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(Pocket-lint) - Do you need an excuse to do something fancy? Let's take the GD900 from LG. It has a transparent keypad that slides out, adding to what is a full-touch device. Is this just LG showing off, or is this a phone you actually want to live with?

Ignoring the slider to begin with, you have a svelte handset, measuring 105 x 52.5 x 13.5mm and weighing 126g. It nestles well into the hand, with soft edges and a pretty solid feel throughout, if a little plasticy.

Three touch controls sit across the bottom of the screen, to accept and reject calls, as well as access the multitasking screen, or deploy the 3D interface of the S-Class user interface. The top sees a lock button, with a small but responsive volume control lying on the right-hand side. The camera button sits on the slider element, also on the right.

The screen is a 3-inch 480 x 800px display, as we saw on the Viewty Smart and Arena, which does suffer in bright condtions, being almost impossible to see.

The touch response is good, and as in both those previous models, the S-Class interface is a pleasure to use and runs slick enough. As previously, we found that disabling the haptic responses and touch noises tended to make it that bit sharper.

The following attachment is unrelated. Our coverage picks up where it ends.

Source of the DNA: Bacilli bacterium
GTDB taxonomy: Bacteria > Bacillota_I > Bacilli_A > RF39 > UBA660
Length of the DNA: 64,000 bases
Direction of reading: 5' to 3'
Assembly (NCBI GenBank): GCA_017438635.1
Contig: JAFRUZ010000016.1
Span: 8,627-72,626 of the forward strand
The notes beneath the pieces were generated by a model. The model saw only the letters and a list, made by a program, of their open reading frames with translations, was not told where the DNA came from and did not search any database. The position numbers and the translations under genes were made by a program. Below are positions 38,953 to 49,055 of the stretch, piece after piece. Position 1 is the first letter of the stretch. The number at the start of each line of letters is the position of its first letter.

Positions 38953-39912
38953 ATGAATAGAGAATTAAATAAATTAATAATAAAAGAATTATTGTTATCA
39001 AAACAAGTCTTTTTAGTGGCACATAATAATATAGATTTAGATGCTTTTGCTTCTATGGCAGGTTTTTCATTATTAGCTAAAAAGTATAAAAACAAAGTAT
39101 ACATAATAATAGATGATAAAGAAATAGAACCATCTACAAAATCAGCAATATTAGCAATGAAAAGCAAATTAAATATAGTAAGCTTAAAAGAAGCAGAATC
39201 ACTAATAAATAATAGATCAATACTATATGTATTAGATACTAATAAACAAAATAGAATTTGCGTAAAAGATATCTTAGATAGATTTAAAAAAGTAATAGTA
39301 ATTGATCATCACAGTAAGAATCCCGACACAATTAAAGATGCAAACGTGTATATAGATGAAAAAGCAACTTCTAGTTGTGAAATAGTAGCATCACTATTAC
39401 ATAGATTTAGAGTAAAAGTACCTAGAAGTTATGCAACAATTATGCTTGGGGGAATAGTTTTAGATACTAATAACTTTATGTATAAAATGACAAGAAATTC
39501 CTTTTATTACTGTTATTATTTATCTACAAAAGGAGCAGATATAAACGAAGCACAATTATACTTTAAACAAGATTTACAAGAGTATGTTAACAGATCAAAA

The S-Class interface in this form is easy enough to use only through touch: it works on both the new Viewty and Arena without a keypad and the same is true here. The experience is very close to both those models, with a few little quirks.

Of course the biggest quirk, from which the phone draws its name, is the Crystal keypad. The construction is actually similar to any other slider, but in this case the working area of the keypad is translucent. Standard 12-key digits illuminate in white and it all looks pretty cool. Press the numbers and off you go: it works just like a normal keypad, with T9 entry and so on.

But this isn't just a slide-out number keypad, it is so much more. The first thing it does is provide a shortcut scratchpad. There are a few preprogrammed shortcuts assigned by default, like "M" for music, "S" for email or a triangle for messaging. These can be customised to a certain extent, with a selection of shapes to choose from for other applications.

It works, but thanks to the customisation options on the S-Class interface, you can pretty much access anything with a few taps anyway.